NEW MEXICO (KRQE) – Nearly one million New Mexicans have a stake in the state’s Medicaid system. Soon, they’ll be served by a new health company after a battle over government contracts.

New Mexico’s government relies on countless contracts with private companies to carry out government-funded business, including healthcare. The process for deciding which contractors to work with begins with a “Request for Proposals,” where the government invites companies to submit cost estimates for government work. Generally, the company with the cheapest estimate, that can reasonably meet the requirements, gets the job. But when it comes to choosing Medicaid contractors, New Mexico’s Ethics Commission claims Governor Michelle Lujan Grisham didn’t follow the state’s rules.

In 2022, New Mexico’s Human Services Department (HSD) put out a Request for Proposals for Managed Care Organization Contractors for the state’s Medicaid program, called Turquoise Care. But after bids were sent in, the state pulled the request for contracts, allegedly under Lujan Grisham’s direction, and violating the state’s procurement code, according to the State Ethics Commission.

In a settlement with the State Ethics Commission, the governor claimed to have done nothing wrong, noting that all the applicants who submitted bids “raised significant concerns as to whether any of the bidders would be able to provide seamless, robust, and high-quality healthcare to New Mexicans.”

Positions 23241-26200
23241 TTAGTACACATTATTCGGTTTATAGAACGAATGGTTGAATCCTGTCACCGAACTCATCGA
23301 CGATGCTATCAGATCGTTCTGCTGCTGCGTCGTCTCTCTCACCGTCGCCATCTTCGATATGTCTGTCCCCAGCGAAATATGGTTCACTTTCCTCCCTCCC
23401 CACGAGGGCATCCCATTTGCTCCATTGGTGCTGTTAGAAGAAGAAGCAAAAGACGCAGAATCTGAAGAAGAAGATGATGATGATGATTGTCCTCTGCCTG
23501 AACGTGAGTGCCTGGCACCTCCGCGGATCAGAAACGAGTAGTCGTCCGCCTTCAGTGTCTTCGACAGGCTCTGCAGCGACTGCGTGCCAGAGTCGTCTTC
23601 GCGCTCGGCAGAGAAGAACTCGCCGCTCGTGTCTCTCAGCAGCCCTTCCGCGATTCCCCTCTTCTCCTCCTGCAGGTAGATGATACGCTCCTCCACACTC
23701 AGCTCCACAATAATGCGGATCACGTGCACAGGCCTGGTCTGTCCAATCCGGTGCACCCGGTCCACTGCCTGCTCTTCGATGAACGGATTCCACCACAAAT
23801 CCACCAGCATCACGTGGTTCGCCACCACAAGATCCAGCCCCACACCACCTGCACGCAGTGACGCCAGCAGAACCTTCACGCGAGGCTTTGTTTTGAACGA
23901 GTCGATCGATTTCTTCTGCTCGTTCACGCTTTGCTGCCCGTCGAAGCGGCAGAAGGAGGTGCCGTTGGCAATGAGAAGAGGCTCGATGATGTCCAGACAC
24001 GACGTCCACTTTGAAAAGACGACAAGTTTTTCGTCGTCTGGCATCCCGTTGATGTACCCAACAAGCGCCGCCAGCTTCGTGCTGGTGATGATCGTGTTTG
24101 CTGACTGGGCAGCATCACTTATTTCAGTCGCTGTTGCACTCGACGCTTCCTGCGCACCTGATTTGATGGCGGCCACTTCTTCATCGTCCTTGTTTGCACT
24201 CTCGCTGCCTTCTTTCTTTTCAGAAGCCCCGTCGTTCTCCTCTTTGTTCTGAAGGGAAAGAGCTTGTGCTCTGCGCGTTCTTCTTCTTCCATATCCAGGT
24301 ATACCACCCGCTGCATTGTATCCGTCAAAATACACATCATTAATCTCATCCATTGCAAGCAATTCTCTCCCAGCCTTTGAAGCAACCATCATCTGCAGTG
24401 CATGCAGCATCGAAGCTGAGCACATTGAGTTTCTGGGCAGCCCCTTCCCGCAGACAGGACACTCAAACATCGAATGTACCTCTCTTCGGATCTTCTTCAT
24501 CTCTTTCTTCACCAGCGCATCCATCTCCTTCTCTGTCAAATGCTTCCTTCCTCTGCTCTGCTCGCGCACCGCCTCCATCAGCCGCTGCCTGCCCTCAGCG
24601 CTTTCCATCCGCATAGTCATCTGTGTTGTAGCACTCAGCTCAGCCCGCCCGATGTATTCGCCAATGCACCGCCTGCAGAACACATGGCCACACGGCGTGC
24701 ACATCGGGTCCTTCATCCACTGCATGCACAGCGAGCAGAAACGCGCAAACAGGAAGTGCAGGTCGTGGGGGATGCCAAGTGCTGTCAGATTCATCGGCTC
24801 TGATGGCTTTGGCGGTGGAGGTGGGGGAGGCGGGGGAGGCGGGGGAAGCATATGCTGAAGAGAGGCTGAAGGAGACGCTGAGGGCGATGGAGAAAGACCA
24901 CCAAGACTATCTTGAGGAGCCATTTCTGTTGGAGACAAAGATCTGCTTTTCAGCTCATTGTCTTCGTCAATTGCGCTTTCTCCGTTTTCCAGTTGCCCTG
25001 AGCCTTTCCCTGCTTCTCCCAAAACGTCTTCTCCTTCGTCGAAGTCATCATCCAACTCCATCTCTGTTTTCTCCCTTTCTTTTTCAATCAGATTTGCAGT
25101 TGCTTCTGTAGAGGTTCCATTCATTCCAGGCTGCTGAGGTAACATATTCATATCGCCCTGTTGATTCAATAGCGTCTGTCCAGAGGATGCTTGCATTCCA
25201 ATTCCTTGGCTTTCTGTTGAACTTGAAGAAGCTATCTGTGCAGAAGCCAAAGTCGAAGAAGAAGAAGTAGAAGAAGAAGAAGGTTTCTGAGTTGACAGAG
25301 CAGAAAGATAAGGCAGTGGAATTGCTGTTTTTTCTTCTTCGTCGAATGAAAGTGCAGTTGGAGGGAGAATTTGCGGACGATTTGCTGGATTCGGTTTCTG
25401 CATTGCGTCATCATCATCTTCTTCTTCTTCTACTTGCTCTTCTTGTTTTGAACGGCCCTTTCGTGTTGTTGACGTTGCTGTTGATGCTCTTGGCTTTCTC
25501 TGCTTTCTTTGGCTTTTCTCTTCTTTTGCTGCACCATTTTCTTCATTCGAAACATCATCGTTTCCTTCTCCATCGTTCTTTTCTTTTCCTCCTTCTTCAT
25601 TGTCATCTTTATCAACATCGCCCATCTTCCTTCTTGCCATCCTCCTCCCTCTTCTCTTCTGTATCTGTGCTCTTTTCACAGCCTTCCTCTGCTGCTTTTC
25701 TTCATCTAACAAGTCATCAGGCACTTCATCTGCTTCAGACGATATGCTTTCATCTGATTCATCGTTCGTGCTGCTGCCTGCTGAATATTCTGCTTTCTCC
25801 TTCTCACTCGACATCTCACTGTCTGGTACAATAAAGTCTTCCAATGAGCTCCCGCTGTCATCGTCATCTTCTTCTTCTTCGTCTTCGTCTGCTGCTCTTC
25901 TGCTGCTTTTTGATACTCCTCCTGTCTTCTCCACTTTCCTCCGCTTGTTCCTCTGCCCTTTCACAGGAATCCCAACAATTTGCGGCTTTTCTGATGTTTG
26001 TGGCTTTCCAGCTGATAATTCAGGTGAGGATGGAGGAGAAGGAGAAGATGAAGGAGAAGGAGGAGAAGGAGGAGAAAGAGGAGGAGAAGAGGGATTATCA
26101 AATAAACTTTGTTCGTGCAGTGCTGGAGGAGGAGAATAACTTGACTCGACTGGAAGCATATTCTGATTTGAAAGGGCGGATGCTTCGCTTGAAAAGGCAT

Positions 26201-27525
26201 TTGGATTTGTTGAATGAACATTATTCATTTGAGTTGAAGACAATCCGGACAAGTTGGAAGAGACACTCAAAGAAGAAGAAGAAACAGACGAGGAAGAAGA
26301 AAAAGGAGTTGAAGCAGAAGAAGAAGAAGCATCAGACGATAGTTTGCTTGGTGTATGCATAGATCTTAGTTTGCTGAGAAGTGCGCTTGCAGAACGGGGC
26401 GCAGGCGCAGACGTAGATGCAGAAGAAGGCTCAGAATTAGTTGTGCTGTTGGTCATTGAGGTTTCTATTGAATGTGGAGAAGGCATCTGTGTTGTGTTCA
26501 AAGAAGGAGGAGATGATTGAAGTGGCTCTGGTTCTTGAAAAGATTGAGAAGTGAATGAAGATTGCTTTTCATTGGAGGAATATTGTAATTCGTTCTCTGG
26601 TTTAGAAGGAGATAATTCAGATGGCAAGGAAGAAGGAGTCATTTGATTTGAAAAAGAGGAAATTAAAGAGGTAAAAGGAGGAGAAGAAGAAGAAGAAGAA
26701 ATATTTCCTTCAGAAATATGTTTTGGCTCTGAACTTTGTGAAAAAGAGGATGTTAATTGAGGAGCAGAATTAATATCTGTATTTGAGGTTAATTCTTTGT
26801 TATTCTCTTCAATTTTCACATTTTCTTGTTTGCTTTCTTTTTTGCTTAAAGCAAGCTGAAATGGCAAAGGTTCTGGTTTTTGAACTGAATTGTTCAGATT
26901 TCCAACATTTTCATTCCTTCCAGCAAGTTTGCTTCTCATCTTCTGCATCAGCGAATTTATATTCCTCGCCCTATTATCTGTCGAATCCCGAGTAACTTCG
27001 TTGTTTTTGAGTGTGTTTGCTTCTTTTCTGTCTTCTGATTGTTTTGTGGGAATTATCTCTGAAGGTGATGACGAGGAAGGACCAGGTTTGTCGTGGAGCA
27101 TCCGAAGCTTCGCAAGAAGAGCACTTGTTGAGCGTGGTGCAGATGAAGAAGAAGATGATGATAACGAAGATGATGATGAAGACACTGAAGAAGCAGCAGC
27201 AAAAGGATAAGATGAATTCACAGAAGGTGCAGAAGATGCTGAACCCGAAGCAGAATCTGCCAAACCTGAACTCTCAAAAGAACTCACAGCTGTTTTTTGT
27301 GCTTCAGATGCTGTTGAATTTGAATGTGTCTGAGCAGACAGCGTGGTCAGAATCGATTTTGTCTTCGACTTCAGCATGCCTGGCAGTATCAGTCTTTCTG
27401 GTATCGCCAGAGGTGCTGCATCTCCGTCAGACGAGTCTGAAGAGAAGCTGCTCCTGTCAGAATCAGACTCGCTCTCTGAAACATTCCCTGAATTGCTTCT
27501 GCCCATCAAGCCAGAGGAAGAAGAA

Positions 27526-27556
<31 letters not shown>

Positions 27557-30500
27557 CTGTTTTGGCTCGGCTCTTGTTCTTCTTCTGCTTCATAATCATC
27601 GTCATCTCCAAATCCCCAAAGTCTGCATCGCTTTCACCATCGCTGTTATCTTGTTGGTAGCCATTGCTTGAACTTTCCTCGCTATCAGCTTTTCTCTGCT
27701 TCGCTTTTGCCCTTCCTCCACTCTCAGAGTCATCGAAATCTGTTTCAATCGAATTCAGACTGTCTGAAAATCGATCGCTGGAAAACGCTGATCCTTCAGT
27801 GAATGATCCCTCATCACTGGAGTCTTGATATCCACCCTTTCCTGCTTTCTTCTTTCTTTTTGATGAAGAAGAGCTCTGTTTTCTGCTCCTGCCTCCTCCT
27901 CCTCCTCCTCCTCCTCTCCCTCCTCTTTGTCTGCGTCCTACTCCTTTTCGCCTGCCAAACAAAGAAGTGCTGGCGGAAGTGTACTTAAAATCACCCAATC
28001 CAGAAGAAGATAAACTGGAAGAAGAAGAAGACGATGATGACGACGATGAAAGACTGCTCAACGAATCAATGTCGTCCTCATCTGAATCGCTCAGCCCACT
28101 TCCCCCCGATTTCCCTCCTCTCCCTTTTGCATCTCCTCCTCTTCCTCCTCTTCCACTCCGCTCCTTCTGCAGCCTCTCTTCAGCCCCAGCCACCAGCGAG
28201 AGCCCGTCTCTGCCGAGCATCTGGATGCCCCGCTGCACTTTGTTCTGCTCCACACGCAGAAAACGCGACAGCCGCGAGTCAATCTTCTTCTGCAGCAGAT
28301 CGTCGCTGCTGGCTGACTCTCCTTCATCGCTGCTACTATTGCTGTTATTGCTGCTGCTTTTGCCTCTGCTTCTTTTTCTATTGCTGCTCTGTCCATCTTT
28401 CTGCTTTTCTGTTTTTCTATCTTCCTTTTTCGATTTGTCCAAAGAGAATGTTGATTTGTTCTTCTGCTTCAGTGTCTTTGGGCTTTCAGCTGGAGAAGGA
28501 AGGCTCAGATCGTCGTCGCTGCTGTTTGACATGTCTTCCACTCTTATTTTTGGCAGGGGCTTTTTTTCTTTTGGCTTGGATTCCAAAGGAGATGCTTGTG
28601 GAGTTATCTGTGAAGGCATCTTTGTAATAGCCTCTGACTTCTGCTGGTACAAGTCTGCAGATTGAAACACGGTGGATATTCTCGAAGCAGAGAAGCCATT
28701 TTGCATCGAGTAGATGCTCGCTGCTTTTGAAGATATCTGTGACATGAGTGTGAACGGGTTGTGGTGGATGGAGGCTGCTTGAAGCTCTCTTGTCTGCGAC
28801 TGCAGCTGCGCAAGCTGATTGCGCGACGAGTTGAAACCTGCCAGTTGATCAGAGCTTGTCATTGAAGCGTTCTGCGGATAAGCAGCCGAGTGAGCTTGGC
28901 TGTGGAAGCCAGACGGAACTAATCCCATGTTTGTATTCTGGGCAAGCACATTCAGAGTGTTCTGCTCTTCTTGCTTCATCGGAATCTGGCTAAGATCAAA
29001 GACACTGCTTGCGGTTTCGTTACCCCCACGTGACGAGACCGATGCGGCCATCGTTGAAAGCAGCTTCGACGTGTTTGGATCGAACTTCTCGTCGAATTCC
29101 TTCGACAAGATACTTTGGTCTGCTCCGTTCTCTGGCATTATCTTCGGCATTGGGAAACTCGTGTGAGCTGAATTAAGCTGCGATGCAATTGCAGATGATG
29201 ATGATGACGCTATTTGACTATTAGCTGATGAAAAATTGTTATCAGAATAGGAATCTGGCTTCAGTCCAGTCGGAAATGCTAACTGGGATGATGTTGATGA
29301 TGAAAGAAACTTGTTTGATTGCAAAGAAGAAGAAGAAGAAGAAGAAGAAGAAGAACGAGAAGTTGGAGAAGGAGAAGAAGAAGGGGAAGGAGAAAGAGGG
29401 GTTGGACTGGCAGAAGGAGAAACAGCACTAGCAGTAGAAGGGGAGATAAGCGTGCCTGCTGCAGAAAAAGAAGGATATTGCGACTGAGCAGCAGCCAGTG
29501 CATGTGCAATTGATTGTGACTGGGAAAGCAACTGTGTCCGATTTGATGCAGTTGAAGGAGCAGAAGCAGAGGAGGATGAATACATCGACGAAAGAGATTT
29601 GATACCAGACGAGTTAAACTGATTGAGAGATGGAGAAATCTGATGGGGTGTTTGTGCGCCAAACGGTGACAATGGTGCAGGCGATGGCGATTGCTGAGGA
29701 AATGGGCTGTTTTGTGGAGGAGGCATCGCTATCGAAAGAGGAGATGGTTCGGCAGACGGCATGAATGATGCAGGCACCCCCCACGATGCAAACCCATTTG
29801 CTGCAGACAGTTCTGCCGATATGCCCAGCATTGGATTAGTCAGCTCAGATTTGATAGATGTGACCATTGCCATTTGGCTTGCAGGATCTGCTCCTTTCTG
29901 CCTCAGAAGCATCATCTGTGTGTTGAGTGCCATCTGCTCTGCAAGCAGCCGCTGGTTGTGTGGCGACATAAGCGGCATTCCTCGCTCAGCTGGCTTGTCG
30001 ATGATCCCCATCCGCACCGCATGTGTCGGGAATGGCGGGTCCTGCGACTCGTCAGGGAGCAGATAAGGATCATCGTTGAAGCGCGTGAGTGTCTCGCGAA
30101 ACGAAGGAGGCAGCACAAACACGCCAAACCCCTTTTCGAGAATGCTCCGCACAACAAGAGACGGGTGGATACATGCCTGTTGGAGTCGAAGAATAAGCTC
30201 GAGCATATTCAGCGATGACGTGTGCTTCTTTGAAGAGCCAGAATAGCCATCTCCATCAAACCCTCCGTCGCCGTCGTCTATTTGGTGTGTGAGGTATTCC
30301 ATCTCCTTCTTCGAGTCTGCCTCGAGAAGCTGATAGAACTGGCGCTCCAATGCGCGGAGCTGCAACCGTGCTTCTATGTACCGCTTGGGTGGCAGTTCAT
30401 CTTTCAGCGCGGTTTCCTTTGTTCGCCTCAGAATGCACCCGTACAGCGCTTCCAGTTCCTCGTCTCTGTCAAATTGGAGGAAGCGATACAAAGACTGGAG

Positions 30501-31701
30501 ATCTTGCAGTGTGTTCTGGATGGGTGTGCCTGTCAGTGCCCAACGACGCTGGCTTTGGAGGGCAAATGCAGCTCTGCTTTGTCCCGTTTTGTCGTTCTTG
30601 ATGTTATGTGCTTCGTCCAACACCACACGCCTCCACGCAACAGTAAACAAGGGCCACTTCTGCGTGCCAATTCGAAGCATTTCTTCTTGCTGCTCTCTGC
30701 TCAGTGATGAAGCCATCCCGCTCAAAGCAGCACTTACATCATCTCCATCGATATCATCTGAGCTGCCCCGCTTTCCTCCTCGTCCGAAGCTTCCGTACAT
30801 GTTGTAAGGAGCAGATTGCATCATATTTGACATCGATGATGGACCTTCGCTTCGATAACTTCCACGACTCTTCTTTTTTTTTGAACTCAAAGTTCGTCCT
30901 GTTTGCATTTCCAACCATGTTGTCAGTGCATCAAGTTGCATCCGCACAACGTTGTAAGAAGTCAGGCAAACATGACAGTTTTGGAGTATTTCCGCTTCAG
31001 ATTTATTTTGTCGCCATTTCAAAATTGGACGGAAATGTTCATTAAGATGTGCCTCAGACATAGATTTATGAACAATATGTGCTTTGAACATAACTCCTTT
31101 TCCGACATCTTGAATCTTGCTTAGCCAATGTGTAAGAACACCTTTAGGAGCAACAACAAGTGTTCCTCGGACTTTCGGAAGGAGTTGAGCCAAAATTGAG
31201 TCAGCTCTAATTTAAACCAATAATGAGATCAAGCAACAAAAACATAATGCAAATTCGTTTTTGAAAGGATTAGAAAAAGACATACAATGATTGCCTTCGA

Now, the governor and the State Ethics Commission have agreed to put their differences aside – and set aside allegations of wrongdoing. Under the agreement, the state will reinstate the request for bids. HSD will now move forward with awarding contracts to four new contractors who put in bids. The state does not plan to renegotiate a contract with the current provider, Western Sky Community Care.

If negotiations go well, BlueCross BlueShield, Presbyterian Health Plan, United Health Plan, and Molina Health Plan will start serving the Medicaid managed care program beginning in July 2024. In the meantime, HSD says they are working on improving the existing contract so that New Mexicans can see immediate improvements in their care.

“The new contract go-live date will minimize disruption for Medicaid customers by allowing HSD to focus on the important work of recertifying eligibility for the 934,305 customers who are enrolled in the program,” HSD Acting Secretary Kari Armijo said in a press release. “We want all Medicaid customers to be watching for their turquoise envelopes and submitting the required paperwork to make sure they stay covered if eligible and to help them transition to other health insurance coverage if they no longer qualify for Medicaid.”

New Mexicans can renew their Medicaid coverage online at this link. They can also call 1-800-283-4465.